Rendering courtesy of SHoP Architects
A proposal to bring two new residential towers with hundreds of affordable housing units to a largely vacant lot in Harlem was scrapped by developers this week. Late on Monday, the developer withdrew the project, known as One45, a few hours before it was set to be voted on by a City Council committee, as Patch first reported. The plan involved two mixed-use towers on the corner of West 145th Street and Lenox Avenue with a total of 915 apartments. The proposal faced fierce opposition from local Council Member Kristin Richardson Jordan, who argued that the new development would displace Harlem’s Black residents and contribute to gentrification. Without the zoning changes needed to build One45, the developers could construct a condo building with no affordable housing, a self-storage facility, and a community facility.
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All photos courtesy of Will Ellis / DDreps
Neil Patrick Harris and David Burtka found a buyer this month for their five-story Harlem townhouse, which first hit the market last August for $7,325,000. As first reported by the New York Post, the home at 2036 Fifth Avenue is in contract for more than $7,100,000, likely setting a new record for a townhouse sale in the Upper Manhattan neighborhood. The home, constructed in 1908 as a bed-and-breakfast, measures 8,000 square feet and 20 feet wide.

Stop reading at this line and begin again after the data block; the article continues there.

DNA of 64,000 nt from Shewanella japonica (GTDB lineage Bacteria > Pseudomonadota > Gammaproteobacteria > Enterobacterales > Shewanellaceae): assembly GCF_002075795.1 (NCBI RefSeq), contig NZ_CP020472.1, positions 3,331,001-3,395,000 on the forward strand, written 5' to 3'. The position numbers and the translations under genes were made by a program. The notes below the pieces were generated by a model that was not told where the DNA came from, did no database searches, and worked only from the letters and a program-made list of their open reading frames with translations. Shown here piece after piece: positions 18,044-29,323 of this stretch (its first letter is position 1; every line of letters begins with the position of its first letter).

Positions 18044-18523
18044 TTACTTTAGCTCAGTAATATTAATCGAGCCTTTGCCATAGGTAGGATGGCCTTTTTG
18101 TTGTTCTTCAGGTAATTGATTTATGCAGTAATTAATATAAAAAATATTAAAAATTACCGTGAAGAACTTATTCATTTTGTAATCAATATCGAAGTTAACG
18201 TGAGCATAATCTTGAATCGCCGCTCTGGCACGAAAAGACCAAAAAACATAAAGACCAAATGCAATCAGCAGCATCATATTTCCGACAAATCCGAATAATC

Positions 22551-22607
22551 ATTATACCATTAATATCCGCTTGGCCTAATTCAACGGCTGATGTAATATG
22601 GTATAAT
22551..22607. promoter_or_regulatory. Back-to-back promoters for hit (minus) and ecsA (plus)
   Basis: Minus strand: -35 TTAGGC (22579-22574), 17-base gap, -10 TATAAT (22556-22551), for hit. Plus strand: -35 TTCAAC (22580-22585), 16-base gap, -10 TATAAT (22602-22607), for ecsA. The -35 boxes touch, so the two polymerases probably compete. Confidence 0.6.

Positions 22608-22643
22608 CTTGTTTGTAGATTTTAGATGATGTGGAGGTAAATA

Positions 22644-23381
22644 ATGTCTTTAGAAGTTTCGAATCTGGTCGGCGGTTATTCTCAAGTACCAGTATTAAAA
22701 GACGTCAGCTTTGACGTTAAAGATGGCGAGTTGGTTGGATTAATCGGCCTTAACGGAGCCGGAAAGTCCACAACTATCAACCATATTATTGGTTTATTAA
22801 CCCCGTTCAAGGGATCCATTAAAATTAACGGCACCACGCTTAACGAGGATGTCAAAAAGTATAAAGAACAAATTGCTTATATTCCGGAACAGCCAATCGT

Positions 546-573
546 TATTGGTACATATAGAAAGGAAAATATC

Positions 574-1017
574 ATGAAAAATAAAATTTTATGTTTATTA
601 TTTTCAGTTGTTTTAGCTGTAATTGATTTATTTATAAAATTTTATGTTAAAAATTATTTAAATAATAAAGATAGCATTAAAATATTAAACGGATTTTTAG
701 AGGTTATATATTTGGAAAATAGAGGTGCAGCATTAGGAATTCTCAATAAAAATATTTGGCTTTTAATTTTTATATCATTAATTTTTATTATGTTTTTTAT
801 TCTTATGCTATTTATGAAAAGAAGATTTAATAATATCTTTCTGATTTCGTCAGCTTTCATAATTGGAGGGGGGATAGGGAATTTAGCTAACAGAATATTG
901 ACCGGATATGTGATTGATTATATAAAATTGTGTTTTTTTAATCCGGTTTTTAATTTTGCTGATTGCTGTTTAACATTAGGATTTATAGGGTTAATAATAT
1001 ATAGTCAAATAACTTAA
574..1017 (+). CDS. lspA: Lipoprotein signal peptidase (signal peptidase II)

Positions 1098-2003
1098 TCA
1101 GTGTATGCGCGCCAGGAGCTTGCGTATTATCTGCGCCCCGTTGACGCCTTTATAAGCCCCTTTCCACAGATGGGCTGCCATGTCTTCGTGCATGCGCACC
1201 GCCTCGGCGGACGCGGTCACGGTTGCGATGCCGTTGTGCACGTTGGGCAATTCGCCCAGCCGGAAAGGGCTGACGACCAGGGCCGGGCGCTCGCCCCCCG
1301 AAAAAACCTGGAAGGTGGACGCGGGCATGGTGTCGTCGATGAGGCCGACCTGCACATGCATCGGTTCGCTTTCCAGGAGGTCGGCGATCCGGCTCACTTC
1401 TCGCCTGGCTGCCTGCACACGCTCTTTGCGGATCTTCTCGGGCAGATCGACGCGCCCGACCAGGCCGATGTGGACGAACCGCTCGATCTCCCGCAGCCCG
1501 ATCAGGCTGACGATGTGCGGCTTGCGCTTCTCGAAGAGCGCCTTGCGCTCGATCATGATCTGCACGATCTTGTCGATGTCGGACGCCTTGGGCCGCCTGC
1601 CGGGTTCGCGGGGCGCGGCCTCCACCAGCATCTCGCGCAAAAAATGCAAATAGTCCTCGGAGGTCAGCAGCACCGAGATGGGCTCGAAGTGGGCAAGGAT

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Located at the northern end of Manhattan, Harlem has long been an important hub of culture and creativity. From the Harlem Renaissance to today, the area holds a critical place as a historic center of African American culture. It has been home to famous residents such as Zora Neale Hudson and Langston Hughes, brought together iconic artists including Josephine Baker and Duke Ellington, and remains at the heart of New York’s artistic community. Though Harlem has changed as gentrification creeps north, there are still many cultural anchors that retain the historic soul of the neighborhood. From dance and jazz to museums large and small, here is an art lover’s guide to Harlem.